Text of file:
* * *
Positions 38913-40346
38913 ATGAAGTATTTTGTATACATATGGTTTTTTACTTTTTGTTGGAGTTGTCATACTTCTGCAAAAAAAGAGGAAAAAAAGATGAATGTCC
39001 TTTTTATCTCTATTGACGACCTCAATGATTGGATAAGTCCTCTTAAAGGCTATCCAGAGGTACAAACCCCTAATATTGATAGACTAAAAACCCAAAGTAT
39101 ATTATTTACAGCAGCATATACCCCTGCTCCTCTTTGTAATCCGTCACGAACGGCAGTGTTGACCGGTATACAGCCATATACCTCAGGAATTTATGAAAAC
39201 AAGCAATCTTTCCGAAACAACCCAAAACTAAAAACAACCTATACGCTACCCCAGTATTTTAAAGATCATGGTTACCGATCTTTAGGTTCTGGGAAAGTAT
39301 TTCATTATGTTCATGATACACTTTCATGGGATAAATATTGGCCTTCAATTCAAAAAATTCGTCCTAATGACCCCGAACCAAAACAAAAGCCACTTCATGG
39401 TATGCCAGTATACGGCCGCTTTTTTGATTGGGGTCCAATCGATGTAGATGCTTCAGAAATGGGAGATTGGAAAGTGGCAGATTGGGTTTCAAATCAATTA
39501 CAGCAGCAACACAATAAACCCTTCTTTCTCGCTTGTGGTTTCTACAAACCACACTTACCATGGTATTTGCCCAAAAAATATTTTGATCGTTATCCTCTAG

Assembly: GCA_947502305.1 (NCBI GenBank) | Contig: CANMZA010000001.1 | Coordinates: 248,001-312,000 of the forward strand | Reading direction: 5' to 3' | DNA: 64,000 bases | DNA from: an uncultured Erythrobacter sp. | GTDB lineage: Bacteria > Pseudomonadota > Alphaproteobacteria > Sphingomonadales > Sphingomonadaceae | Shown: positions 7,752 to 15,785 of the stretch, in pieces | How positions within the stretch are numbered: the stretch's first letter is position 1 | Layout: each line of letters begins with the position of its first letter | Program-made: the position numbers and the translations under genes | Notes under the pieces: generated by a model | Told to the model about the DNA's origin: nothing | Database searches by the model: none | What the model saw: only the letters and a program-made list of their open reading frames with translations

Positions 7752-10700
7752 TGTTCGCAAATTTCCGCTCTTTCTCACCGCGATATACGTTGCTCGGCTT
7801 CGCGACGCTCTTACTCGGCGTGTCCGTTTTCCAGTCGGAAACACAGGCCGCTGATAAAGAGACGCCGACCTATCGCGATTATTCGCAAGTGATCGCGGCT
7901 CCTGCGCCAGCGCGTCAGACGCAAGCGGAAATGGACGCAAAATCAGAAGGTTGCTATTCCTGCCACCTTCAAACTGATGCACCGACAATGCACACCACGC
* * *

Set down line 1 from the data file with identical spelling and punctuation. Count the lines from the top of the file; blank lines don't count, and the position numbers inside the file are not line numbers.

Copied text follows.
Positions 38913-40346